Defenders of the Unborn: The Pro-Life Movement before Roe v. Wade

Hardcover | January 15, 2016

byDaniel K. Williams

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On April 16, 1972, ten thousand people gathered in Central Park to protest New York's liberal abortion law. Emotions ran high, reflecting the nation's extreme polarization over abortion. Yet the divisions did not fall neatly along partisan or religious lines - the assembled protesters were farfrom a bunch of fire-breathing culture warriors. In Defenders of the Unborn, Daniel K. Williams reveals the hidden history of the pro-life movement in America, showing that a cause that many see as reactionary and anti-feminist began as a liberal crusade for human rights. For decades, the media portrayed the pro-life movement as a Catholic cause, but by the time of the Central Park rally, that stereotype was already hopelessly outdated. The kinds of people in attendance at pro-life rallies ranged from white Protestant physicians, to young mothers, to African AmericanDemocratic legislators - even the occasional member of Planned Parenthood. One of New York City's most vocal pro-life advocates was a liberal Lutheran minister who was best known for his civil rights activism and his protests against the Vietnam War. The language with which pro-lifers championedtheir cause was not that of conservative Catholic theology, infused with attacks on contraception and women's sexual freedom. Rather, they saw themselves as civil rights crusaders, defending the inalienable right to life of a defenseless minority: the unborn fetus. It was because of this groundingin human rights, Williams argues, that the right-to-life movement gained such momentum in the early 1960s. Indeed, pro-lifers were winning the battle before Roe v. Wade changed the course of history.Through a deep investigation of previously untapped archives, Williams presents the untold story of New Deal-era liberals who forged alliances with a diverse array of activists, Republican and Democrat alike, to fight for what they saw as a human rights cause. Provocative and insightful, Defendersof the Unborn is a must-read for anyone who craves a deeper understanding of a highly-charged issue.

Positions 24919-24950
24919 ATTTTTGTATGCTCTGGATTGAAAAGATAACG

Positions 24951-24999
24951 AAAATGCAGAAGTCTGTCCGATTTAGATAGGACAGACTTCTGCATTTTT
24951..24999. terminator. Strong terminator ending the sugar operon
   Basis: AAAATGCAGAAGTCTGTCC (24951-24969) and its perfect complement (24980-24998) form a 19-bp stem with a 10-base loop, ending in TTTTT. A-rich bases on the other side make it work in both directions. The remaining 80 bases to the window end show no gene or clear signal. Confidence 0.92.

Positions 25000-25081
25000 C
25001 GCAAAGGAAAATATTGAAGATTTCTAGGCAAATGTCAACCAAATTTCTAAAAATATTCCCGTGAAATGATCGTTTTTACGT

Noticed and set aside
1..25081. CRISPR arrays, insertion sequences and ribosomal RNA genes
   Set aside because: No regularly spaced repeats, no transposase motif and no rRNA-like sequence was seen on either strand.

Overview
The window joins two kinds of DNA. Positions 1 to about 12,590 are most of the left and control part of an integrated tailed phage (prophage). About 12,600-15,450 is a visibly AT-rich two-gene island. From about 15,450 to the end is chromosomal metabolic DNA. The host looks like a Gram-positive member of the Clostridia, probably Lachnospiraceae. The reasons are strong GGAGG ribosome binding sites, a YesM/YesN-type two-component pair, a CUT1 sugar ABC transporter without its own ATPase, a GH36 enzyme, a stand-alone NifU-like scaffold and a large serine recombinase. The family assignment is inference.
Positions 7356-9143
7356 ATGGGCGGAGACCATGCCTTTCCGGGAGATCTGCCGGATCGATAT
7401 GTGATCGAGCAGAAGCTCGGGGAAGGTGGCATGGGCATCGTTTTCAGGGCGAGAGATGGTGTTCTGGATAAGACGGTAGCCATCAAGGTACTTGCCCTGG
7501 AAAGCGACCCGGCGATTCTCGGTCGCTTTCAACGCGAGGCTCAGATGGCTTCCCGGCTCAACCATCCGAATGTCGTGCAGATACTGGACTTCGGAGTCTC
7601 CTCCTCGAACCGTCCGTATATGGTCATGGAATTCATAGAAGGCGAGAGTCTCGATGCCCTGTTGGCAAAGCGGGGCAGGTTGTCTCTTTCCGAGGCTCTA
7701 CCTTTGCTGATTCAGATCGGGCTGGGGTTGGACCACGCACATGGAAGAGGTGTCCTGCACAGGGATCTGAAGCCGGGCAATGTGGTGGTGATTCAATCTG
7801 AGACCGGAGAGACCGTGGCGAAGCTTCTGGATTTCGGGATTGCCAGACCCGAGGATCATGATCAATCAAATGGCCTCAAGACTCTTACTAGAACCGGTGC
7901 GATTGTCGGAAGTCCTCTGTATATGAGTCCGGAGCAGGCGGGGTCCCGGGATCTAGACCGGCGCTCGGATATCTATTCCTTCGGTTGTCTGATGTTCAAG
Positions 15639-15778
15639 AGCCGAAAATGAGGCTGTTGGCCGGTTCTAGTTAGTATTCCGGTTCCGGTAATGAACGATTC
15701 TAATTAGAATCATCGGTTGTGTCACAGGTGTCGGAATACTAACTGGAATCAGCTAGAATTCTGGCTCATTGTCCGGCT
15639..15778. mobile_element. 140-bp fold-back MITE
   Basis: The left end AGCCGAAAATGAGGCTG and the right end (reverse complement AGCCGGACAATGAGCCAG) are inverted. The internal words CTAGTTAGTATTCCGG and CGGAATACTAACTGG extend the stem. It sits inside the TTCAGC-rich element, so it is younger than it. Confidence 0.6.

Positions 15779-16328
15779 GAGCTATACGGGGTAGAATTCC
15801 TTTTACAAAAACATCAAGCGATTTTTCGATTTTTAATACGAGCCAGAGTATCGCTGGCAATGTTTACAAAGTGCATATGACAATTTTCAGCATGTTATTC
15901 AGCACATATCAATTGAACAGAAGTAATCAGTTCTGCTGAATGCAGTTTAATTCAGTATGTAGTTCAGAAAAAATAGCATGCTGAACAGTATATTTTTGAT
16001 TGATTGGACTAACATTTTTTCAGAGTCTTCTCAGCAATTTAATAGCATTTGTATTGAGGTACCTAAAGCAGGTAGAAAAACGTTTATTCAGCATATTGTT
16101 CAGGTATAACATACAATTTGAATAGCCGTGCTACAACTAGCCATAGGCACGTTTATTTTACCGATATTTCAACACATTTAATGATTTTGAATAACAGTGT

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On April 16, 1972, ten thousand people gathered in Central Park to protest New York's liberal abortion law. Emotions ran high, reflecting the nation's extreme polarization over abortion. Yet the divisions did not fall neatly along partisan or religious lines - the assembled protesters were farfrom a bunch of fire-breathing culture warr...

Daniel K. Williams is Associate Professor of History at the University of West Georgia. He is author of God's Own Party: The Making of the Christian Right.

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Format:HardcoverDimensions:400 pages, 9.29 × 6.42 × 1.1 inPublished:January 15, 2016Publisher:Oxford University PressLanguage:English

The following ISBNs are associated with this title:

ISBN - 10:0199391645

ISBN - 13:9780199391646

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Table of Contents

Introduction1. A Clash of Values2. The Political Fight Begins3. Initial Losses4. National Right to Life5. "Abortion on Demand"6. A New Image7. Progressive Politics8. National Battle9. After RoeEpilogueNotesIndex

Editorial Reviews

"Daniel Williams' compelling book upends conventional ideas about the origins and ambitions of the pro-life movement. Using an impressive variety of sources, Defenders of the Unborn establishes that the identification of pro-life activism and conservatism was not inevitable, and illuminateshow successful and savvy pro-lifers were in the decades before Roe v. Wade. Williams' important and original contribution to the history of abortion politics offers reason to rethink today's debate." --Mary Ziegler, Stearns Weaver Miller Professor of Law, Florida State University College of Law